Infrastructure projects are expected to drive Saudi Arabia's sukuk issuance in the years ahead as government, corporates and banks tap into the liquidity of what is still an evolving bond market that faces challenges common to other GCC countries.
"That will be a theme for many years to come as more projects come on stream, mainly the large government projects," he said. He cited the example of the
"It is not expected to rise, but I am not sure whether it will decline," said
Beginning 2010, the Sharia bond market has seen more private contractors coming in.
In 2008, the total sukuk issued in Saudi Arabia stood at SR (Saudi Riyal) 7.025 billion, which has since jumped to SR40.011 billion in 2013. The big leap was from 2010 to 2011, when it rose to SR25.190 billion from the previous year's SR7.550.
On the quasi-government side,
"I am sure these quasi-government entities will come into the market and tap into the liquidity that's already there to finance their projects rather than just depend on government funding," said
In fact, since 2012, there has been a mix of issuers and issues of different tenors. Government (GACA, Tasnee), banks (SABB, Bank Saudi Fransi,
Liquidity in the sukuk market has been improving due to the increasing number of issues over the last five years. And especially by repeat issuances by the issuers, both government and corporates, the yield is expected to climb. For example,
With investor sentiment improving, and a wider investor base and broader acceptability of Sharia structures, sukuk issues are expected to grow and thrive, he said. The challenge of different sharia structures prevailing and scholars disagreeing is something common to the region.
"This [on Sharia structures] is something that is not yet developed as it is in
There are other key issues that need to be dealt with, pointed out
"For the government and quasi-government funds to invest in them is very limited. Therefore, issuers have to go beyond Saudi Arabia for the successful closure of the sukuks," he added.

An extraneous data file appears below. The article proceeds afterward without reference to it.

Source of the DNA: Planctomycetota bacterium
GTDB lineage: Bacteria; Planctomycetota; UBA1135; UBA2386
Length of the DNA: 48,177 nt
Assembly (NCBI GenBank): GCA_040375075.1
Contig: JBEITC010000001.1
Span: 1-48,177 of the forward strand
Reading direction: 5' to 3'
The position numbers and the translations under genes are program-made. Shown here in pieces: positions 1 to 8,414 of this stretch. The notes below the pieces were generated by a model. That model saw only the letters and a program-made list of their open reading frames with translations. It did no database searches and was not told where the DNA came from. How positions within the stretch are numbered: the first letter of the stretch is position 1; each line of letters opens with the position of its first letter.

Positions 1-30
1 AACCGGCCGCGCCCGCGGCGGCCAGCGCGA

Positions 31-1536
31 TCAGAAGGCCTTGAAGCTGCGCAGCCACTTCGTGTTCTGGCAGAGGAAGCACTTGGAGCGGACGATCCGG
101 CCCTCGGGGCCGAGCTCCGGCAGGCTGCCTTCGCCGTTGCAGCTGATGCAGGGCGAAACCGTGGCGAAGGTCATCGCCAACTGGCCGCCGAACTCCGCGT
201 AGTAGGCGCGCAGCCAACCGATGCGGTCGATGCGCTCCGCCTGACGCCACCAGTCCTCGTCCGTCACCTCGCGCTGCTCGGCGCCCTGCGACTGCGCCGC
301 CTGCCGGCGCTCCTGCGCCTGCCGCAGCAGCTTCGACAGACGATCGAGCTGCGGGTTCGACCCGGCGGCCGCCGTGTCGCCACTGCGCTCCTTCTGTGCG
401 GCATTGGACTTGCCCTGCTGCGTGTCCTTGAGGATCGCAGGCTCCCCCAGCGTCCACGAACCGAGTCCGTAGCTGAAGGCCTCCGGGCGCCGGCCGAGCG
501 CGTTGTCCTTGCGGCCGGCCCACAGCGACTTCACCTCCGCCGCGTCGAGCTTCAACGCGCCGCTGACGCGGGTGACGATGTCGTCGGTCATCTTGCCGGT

Issuance costs are higher than what they should be. Economies of scale do play a role and so,
Lack of an established yield curve is another issue. With GACA, coming into the market last year with large issues — that should act as a benchmark for within Saudi Arabia, he noted, adding that the lack of an active secondary market as elsewhere in the GCC markets is a challenge too.
The way forward to make it a more robust investment option includes several steps. Increasing awareness is one of them.
"I think one of the key things is education - we need to do our part as advisors, and also, the regulator needs to be more active, in making the investment pool aware of the sukuks," said
Encouraging cross border investment for advising a company is another. "As issuer, we are looking at regional banks to jointly work with us as placement agents in the GCC and international markets," he added.
Finally, he suggests the introduction of a domestic regional rating guideline and criteria that would help more issuances.
HNWIs keen on sukuk exposure
There is a perception that High Net Worth Individuals (HNWIs) are lukewarm towards sukuk investment.
In Saudi Arabia, said
"We have individuals participating between
Also, HNWIs sometimes like to see a higher risk than it is for institutional investors and some issues should be generated for that particular segment, he said.
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